Sonos has acquired the Bluetooth audio startup T2 software, according to a new protocol report.
As Sonos prepares to introduce new technologies and new products into the wireless audio space, this acquisition hints, possibly with the first pair of wireless headphones. Earlier reports from Bloomberg and elsewhere suggest that Sonos is working on a completely new product range, possibly headphones.
Commenting on the protocol, a Sonos spokesperson simply said, "We will receive team, talent and / or technology from time to time that will expand our existing and future product roadmap."
Established in 2018, Kentucky-based T2 Software "develops and licenses software for current and next-generation Bluetooth LE audio and Bluetooth Classic audio solutions. We also provide custom software development services for embedded and wireless applications," according to the company's LinkedIn. The same page states that T2 software has 11 to 50 employees and their areas of expertise include "Bluetooth, Connectivity, Audio, Codex, LC3, LE Audio, Bluetooth Low Energy, Bluetooth Stack, Bluetooth Classic, Bluetooth Profile, Bluetooth BR / EDR and Embedded software. "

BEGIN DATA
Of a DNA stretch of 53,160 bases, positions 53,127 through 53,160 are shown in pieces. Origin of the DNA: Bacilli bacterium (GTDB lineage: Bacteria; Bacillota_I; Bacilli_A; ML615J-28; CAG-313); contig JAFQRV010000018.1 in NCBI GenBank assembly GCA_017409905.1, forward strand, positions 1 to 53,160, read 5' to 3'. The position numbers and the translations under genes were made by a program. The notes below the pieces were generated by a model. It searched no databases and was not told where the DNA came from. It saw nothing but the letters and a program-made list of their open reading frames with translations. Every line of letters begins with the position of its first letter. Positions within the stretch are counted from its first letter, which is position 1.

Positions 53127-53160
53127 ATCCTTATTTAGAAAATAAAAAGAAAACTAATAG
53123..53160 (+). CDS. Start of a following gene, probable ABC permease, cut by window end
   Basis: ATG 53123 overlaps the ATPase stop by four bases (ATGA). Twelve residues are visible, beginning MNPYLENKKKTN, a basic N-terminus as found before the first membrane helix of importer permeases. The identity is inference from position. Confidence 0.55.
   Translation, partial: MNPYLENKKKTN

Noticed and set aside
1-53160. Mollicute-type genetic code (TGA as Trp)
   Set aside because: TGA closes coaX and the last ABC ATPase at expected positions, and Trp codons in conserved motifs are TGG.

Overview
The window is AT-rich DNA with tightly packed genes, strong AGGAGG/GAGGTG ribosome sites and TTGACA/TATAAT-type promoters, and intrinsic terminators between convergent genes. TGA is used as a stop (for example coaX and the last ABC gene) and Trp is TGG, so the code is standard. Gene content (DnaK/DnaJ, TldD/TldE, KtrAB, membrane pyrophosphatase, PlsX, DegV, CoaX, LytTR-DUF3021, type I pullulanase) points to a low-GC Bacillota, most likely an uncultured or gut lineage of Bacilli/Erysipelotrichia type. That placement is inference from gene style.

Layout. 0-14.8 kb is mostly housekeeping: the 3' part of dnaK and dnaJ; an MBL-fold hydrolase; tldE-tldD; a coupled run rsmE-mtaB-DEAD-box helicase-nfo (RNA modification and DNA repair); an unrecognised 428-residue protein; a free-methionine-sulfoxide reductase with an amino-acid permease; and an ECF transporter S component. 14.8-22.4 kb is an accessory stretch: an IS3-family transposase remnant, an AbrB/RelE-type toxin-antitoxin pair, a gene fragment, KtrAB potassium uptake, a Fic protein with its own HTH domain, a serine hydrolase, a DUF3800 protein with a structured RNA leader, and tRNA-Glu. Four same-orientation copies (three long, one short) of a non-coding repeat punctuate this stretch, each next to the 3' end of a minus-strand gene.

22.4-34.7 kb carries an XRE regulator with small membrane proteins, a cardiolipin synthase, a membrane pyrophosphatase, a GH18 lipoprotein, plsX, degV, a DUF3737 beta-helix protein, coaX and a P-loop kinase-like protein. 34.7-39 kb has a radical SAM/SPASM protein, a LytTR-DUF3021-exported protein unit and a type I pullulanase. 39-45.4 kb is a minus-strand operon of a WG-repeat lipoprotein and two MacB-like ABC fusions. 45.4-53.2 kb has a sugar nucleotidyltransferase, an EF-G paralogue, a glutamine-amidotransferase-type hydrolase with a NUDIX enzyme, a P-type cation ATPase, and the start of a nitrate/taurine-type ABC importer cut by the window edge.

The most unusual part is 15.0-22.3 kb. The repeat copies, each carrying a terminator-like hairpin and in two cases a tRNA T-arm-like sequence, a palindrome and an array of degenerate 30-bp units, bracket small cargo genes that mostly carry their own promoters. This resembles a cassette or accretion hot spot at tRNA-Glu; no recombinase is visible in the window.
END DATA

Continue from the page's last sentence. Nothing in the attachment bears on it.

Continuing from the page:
Several reports have speculated that Sonos plans to make Bluetooth headphones as Bluetooth LE audio will be a key technology in future headphones.
It is possible, of course, but we should not go to the conclusion. There is another Bluetooth audio range that will feature Bluetooth LE audio in the future: Bluetooth wireless ultra-portable speakers. Just over a year ago, Sonos released a product called Sonos Rome that fits into that category.
Overall, the protocol records that T2 was founded by Tim Reilly, who previously worked on wearables at Qualcomm.
According to T2's now closed website, the company is working with a new audio codec called Bluetooth LC3 for Bluetooth LE audio. As quoted in the protocol, the site's copy previously stated that "the codec is designed to deliver high quality audio at a much lower data rate than the current SBC used in Bluetooth audio solutions today, which will achieve lower power consumption."
Among other things, the new codec enables the simultaneous flow of tightly synchronized audio across multiple devices via Bluetooth. The same feature is at the heart of the Sonos line of smart home speakers, but Sonos' existing products use Wi-Fi for this purpose.